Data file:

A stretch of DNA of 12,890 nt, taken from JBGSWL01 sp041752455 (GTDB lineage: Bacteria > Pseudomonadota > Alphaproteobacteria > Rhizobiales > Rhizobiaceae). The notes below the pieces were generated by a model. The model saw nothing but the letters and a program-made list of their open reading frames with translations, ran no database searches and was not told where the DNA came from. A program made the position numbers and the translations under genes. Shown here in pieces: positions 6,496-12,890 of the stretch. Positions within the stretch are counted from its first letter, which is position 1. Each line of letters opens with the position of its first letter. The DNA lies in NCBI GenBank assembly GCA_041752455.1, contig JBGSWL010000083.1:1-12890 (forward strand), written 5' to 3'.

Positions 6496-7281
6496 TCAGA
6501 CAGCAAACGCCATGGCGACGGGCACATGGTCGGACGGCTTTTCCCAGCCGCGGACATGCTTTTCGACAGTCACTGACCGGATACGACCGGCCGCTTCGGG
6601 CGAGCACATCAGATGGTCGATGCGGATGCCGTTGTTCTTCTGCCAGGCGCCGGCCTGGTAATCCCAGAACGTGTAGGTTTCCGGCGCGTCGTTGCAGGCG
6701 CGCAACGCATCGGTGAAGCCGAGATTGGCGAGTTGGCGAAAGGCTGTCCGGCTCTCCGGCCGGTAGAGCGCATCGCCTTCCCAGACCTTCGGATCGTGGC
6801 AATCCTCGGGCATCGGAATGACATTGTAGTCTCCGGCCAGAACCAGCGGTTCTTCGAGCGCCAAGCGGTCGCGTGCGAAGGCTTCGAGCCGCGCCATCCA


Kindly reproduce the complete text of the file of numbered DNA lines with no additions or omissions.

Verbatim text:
A stretch of DNA of 12,890 nt, taken from JBGSWL01 sp041752455 (GTDB lineage: Bacteria > Pseudomonadota > Alphaproteobacteria > Rhizobiales > Rhizobiaceae). The notes below the pieces were generated by a model. The model saw nothing but the letters and a program-made list of their open reading frames with translations, ran no database searches and was not told where the DNA came from. A program made the position numbers and the translations under genes. Shown here in pieces: positions 6,496-12,890 of the stretch. Positions within the stretch are counted from its first letter, which is position 1. Each line of letters opens with the position of its first letter. The DNA lies in NCBI GenBank assembly GCA_041752455.1, contig JBGSWL010000083.1:1-12890 (forward strand), written 5' to 3'.

Positions 6496-7281
6496 TCAGA
6501 CAGCAAACGCCATGGCGACGGGCACATGGTCGGACGGCTTTTCCCAGCCGCGGACATGCTTTTCGACAGTCACTGACCGGATACGACCGGCCGCTTCGGG
6601 CGAGCACATCAGATGGTCGATGCGGATGCCGTTGTTCTTCTGCCAGGCGCCGGCCTGGTAATCCCAGAACGTGTAGGTTTCCGGCGCGTCGTTGCAGGCG
6701 CGCAACGCATCGGTGAAGCCGAGATTGGCGAGTTGGCGAAAGGCTGTCCGGCTCTCCGGCCGGTAGAGCGCATCGCCTTCCCAGACCTTCGGATCGTGGC
6801 AATCCTCGGGCATCGGAATGACATTGTAGTCTCCGGCCAGAACCAGCGGTTCTTCGAGCGCCAAGCGGTCGCGTGCGAAGGCTTCGAGCCGCGCCATCCA